But even without passage, the message to the Federal Reserve is clear: While former Fed Chairman Ben Bernanke could not anticipate that the Fed would be politically vilified for "bailing out" Wall Street by exercising its traditional power as lender of last resort, this prospect will be abundantly clear to the next Fed chair who has to deal with a crisis — and even clearer to the market.
This political environment reduces the likelihood that the Federal Reserve will respond quickly and decisively to an emerging financial crisis.
Congress has reason to be concerned about additional Federal Reserve transparency. The Federal Reserve needs to establish a clearer framework for exercising its lender of last resort powers — it could well learn a lot from the British system in this regard. The Fed has taken a small step in that direction by recently clarifying certain of its emergency lending powers.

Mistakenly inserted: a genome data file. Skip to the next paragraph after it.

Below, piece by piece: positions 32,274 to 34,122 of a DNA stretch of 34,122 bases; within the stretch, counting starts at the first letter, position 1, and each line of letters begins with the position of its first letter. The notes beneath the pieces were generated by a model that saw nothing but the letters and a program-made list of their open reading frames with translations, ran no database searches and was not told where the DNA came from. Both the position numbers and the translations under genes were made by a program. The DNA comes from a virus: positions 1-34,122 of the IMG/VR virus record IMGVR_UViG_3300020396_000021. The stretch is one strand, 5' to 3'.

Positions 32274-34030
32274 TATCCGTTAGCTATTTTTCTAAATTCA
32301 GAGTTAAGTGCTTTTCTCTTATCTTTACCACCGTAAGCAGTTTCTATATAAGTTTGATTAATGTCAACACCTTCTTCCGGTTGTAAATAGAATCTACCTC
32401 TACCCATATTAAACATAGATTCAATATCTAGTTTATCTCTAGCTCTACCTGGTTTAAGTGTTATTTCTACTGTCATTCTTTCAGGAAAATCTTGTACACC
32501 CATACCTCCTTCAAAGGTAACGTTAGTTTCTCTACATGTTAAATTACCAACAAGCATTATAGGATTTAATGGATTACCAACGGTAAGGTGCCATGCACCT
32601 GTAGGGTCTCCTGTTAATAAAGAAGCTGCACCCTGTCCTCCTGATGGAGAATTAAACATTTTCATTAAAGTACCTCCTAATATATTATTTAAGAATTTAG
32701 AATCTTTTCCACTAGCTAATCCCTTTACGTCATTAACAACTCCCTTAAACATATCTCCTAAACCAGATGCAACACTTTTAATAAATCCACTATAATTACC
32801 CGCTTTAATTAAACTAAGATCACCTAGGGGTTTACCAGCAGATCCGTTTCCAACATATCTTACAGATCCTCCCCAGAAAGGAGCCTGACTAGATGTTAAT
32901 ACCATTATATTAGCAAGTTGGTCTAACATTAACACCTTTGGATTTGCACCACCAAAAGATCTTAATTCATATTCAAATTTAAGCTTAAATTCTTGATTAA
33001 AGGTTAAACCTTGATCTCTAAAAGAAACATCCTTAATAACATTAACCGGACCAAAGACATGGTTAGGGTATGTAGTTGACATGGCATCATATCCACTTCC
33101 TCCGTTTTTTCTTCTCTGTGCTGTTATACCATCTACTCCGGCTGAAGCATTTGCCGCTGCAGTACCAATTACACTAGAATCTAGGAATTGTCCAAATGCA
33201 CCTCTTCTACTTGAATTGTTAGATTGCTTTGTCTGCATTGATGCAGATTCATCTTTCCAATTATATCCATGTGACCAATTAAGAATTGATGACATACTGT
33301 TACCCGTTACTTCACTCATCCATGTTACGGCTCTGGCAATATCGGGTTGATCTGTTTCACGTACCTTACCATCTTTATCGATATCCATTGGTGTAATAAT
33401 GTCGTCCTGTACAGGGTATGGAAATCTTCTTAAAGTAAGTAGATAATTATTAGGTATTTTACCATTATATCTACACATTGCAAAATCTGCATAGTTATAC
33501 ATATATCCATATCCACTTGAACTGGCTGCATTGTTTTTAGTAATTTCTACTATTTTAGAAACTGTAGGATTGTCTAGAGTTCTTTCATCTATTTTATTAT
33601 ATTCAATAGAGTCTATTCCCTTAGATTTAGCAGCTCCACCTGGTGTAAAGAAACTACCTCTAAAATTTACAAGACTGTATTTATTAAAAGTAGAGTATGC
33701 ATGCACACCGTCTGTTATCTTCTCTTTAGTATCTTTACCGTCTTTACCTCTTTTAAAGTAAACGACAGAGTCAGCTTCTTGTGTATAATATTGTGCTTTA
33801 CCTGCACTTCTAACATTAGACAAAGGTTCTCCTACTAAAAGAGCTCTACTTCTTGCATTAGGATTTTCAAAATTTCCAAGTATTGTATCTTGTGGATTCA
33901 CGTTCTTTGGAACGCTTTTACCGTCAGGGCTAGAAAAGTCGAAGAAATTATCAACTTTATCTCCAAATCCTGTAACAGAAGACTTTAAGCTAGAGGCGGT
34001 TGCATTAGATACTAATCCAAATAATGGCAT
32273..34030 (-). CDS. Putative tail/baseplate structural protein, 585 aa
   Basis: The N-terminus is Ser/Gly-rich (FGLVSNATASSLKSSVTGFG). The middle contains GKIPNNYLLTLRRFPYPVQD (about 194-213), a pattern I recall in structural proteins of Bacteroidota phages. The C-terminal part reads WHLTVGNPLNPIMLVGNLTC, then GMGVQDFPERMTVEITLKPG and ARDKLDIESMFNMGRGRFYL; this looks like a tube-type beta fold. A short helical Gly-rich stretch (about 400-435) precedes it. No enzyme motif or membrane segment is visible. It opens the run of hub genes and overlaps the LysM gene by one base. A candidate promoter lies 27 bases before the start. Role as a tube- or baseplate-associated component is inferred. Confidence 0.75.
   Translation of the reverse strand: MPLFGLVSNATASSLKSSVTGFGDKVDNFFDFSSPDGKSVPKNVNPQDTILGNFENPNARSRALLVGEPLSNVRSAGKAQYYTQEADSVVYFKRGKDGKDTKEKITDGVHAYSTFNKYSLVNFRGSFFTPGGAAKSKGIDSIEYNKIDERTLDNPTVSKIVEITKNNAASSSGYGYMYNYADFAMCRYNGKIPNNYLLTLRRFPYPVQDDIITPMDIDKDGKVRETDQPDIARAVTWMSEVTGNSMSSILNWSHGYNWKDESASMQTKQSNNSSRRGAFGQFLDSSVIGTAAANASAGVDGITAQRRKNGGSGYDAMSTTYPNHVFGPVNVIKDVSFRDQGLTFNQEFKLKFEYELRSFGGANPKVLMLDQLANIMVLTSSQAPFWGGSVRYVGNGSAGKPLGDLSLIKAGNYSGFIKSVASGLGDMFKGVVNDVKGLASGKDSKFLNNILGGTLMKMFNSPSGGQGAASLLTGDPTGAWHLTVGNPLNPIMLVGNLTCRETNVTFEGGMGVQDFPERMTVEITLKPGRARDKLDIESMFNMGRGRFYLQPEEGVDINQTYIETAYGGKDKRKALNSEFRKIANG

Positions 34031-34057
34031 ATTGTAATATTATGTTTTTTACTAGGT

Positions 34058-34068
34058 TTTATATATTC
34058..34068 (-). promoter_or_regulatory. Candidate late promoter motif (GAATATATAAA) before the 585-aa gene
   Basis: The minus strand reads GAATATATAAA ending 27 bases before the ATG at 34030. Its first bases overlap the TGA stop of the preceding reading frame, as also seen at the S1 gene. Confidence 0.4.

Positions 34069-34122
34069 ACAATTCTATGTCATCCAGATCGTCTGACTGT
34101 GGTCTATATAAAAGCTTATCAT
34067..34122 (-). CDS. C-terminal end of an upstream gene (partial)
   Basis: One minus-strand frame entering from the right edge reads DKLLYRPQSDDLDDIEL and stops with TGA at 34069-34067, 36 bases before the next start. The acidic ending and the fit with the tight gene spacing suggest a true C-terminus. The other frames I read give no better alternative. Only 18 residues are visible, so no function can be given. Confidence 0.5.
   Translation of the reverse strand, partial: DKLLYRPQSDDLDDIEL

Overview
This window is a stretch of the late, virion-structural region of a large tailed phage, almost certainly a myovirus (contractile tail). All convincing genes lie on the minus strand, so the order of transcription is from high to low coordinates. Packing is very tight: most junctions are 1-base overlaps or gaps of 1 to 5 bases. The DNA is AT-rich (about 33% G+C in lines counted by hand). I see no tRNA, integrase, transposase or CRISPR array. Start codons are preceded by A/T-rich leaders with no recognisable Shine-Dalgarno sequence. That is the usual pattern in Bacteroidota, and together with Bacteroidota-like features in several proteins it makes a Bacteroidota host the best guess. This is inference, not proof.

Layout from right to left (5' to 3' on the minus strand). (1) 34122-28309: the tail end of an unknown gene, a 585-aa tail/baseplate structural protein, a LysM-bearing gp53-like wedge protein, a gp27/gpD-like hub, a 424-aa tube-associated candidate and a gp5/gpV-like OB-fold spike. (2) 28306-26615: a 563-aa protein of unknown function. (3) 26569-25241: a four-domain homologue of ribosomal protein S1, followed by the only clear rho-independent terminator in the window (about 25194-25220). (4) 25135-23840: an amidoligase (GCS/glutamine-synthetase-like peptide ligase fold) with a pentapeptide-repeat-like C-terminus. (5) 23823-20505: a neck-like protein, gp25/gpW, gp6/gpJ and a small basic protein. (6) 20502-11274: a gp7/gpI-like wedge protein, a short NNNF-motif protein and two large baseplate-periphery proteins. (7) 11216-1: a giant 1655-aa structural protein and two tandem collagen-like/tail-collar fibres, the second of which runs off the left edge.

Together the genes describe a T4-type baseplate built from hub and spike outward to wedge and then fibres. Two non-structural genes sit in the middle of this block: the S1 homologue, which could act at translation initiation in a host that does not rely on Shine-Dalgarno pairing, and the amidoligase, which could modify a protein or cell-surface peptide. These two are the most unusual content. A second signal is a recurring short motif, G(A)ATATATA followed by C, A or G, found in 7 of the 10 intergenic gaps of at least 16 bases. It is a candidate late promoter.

But the need for additional transparency does not justify the passing of legislation that would expose our financial and economic system to collapse.
Commentary by Hal S. Scott, a professor at Harvard Law School and the director of the non-profit Committee on Capital-Markets Regulation. He is also the author of the law-school textbook "International Finance: Transactions, Policy and Regulation" and "The Global Financial Crisis." Follow him on Twitter @HalScott_HLS.